We have to use the same setup with industrial variable frequency motor drives. A typical 6-pulse VFD can produce in the range of 80% harmonic ramping to load. New 12/18 pulse VFD's are much more respectful of PF correction.

    In industry it's most common to pair LC - called a "reactor" - to line side to ensure PF correction. It's also done on load side if the motor isn't rated for "inverter duty," to avoid corona on the stator/rotor windings. You'd be surprised how often a large company specs a pricey TEFC motor but saves a nickel by not specifying Inverter Duty.
  15. georgel

    georgel Junior Member

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    Thanks everyone for your help.

    I received an answer from Toyota engineer Akira Kawahashi. The three large capacitors, called the main capacitor, is an energy storage device and supplies system voltage and current to the motor generator. The main capacitor also provides voltage spike protection. The smaller capacitor, called the filter capacitor is for filtering only. This information can also be found in SAE document 01332845.

    George
  16. georgekessel

    georgekessel New Member

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    One last INverter question:

    Are there 2 batteries in the back and I am supposed to pick which one to connect to?

    I've got my 1250 Aims, Deep Cycle extra battery, cables -

    Now I just need to know which battery to connect to and where to get to it :)
  17. efusco

    efusco Troll Slayer Staff Member

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    You're making me VERY nervous...this is not a question you should be asking if you should be doing whatever it is you're doing.

    There's 1 12V battery and one 200V battery...the 200V will kill you if you do not handle it properly and you sure shouldn't be connecting any cables to it.
  18. georgekessel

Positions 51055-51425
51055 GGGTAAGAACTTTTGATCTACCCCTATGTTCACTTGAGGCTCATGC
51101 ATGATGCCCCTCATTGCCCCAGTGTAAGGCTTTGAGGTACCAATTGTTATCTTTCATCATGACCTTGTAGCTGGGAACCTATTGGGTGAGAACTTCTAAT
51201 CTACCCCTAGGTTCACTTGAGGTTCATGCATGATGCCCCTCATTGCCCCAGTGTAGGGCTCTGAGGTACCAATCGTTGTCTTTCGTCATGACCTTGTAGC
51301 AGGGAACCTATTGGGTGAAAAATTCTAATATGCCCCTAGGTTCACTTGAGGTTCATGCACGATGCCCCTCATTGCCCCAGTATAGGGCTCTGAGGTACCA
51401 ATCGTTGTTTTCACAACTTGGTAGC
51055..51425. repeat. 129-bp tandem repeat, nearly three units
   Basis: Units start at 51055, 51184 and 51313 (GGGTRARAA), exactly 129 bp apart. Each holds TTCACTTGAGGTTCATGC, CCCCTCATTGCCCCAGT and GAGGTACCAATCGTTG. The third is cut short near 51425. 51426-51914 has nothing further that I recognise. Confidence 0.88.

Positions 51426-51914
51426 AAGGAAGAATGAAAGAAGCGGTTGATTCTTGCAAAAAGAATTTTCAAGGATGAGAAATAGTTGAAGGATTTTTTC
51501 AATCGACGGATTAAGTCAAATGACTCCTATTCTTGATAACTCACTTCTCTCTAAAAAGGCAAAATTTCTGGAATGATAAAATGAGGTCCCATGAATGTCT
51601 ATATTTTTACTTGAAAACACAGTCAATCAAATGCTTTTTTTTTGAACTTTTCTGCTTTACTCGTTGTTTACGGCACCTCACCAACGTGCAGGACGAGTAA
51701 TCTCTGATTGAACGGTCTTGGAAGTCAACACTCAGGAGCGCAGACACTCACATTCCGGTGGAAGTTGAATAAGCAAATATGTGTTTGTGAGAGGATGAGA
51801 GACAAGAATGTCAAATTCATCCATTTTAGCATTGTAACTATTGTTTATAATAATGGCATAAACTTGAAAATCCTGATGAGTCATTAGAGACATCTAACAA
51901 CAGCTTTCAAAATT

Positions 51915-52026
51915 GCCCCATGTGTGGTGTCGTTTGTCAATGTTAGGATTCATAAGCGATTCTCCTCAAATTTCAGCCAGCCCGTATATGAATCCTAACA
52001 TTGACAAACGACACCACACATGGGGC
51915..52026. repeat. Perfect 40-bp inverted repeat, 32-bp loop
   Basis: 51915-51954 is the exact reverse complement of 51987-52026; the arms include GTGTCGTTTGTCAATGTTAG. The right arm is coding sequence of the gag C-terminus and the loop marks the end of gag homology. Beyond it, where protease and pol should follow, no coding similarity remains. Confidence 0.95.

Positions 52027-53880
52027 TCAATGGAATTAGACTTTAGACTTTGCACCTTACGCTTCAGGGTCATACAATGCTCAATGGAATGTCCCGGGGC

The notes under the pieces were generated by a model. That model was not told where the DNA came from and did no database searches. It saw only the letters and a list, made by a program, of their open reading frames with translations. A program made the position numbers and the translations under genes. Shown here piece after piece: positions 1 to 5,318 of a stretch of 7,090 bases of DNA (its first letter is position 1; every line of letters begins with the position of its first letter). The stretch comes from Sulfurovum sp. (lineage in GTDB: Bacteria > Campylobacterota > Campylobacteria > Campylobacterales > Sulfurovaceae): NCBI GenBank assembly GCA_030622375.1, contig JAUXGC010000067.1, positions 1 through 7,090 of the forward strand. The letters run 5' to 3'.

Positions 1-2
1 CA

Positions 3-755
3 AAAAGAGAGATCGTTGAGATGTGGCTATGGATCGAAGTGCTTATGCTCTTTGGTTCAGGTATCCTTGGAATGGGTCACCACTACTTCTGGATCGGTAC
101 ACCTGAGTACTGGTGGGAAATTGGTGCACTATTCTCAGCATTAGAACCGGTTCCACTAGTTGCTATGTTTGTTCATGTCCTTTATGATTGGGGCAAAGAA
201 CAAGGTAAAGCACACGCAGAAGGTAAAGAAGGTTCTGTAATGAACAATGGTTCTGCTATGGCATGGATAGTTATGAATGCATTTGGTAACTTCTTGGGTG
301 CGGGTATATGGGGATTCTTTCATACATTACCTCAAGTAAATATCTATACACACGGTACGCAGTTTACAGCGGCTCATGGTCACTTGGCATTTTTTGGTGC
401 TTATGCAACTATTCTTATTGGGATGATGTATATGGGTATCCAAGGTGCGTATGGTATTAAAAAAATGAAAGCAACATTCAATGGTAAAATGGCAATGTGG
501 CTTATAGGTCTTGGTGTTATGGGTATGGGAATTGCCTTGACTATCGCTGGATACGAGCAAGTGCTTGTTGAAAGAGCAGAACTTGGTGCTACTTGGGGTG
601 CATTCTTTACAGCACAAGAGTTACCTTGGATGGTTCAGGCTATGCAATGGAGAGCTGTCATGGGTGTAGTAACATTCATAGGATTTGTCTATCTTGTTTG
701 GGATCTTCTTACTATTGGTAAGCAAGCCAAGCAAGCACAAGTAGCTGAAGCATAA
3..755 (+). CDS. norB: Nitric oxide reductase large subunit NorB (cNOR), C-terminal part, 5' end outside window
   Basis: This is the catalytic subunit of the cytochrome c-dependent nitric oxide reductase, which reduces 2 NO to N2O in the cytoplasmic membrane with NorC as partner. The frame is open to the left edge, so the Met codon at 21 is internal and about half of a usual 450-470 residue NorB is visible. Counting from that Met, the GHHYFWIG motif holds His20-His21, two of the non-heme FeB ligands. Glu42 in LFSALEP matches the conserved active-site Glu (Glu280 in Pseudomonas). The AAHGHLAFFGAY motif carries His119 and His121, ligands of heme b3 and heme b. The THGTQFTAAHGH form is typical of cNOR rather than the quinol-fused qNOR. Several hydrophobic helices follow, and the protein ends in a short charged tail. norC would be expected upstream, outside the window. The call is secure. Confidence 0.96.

georgekessel New Member

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    Yes I know not to connect to the main power battery,

    The posts on this forum made it seem like there were two 12v batteries in the back of the prius. I just put up a duplicate post looking for an answer at to that question and the easiest way to get to the 12v battery (if there is only one).

    Conversations here talked about a 12v accessory battery and a 12v traction control battery.

    ANYWAY, I opened the back of my Prius and found only one 12v battery. I ran 8 guage jumper cables from that battery to my inverter and voila, I have power. I felt the cables get warm (not hot), so just to be safe I picked up a set of 6 guage cables. I will put better ends on one pair-side of the cables so they can screw onto the inverter.

    I would appreciate any advice people give, do you use a 6 or 8 guage wire on yours?

    Please help me do this easily...
  19. bwilson4web

    bwilson4web 03 and 10 Prius

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  20. georgekessel

    georgekessel New Member

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    Bob are you saying that my 6ga wires should be fine b/c they're above 75a anyway?

    Or should I be seeking some 2ga wires (know of a good source for inverter wires/cables?)